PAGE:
Dead Effect 2 doesn’t do anything too spectacular to break the mold of a regular FPS, but it has taken some inspiration from the Mass Effect series (didn’t notice the name similarity until I had typed that out) with its use of special abilities. After the first mission, you can upgrade your character with abilities, all of which will help you to survive the horrors on this spacecraft. These abilities really help to keep the Android game a little more fresh and interesting when in comparison to other shooters, since destroying a zombie’s use of gravity, allowing them to float around, while you take pot-shots at them is a fair amount of fun.

Dead Effect 2 Game Review Screenshot 3 for iPhone, iPad, Android

Dead Effect 2 is designed to be a single-player, free-to-play game that only has a story, something I found a little bizarre when most iPhone games of this type tend to just have you replay levels over and over again to upgrade your weapons and whatnot, while simply ignoring any notion of a story. Clearly not something Dead Effect 2 has taken on board, as instead, it focuses solely on the story, yet it adds the addition of having a level-up system, upgradable weapons and abilities, and micro transactions.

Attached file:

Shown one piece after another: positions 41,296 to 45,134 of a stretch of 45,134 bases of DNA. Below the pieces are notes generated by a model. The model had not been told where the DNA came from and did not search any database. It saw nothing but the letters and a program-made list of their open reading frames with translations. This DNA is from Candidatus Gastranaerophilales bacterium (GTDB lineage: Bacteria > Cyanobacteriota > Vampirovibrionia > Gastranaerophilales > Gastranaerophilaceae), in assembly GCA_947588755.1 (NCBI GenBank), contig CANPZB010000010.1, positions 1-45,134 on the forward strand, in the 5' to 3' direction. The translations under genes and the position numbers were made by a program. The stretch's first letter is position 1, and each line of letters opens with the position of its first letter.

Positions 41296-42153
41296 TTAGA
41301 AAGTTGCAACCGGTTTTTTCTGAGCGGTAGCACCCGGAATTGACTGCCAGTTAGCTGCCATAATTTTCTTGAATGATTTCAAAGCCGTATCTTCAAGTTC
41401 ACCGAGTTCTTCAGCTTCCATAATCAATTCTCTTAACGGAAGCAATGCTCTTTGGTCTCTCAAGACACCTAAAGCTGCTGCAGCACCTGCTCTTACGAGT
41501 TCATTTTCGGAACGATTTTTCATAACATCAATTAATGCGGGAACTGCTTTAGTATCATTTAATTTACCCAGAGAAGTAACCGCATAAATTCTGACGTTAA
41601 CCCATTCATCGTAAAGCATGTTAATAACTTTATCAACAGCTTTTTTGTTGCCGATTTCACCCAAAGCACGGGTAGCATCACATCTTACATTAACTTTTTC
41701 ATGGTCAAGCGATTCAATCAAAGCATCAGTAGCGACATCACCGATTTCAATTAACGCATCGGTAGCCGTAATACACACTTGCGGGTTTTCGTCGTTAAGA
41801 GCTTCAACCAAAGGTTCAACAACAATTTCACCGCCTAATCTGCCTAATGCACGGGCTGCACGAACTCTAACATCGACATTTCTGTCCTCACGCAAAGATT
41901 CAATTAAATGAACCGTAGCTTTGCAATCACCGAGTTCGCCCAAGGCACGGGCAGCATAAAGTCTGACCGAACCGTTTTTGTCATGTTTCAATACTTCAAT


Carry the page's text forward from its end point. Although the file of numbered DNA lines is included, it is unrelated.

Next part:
After each level you complete and finish, you’ll be able to boost your special abilities to make them a touch more potent, or you can spend your hard-earned zombie killing cash to buy new weapons, be they melee or ranged. You do have the option of spending real money to purchase a bunch of credits to skip the grinding you might have to do, but on a single-player game it may not even seem remotely worth it.

Dead Effect 2 Game Review Screenshot 4 for iPhone, iPad, Android

Aesthetically, the iPad game could be considered a little outdated on its graphics, even if the game did come out this year, but that only tends to be on the character models and the environments. The real detail appears to be more invested on the weapons more than anything else, as the models for them appear to be more detailed and of a higher caliber.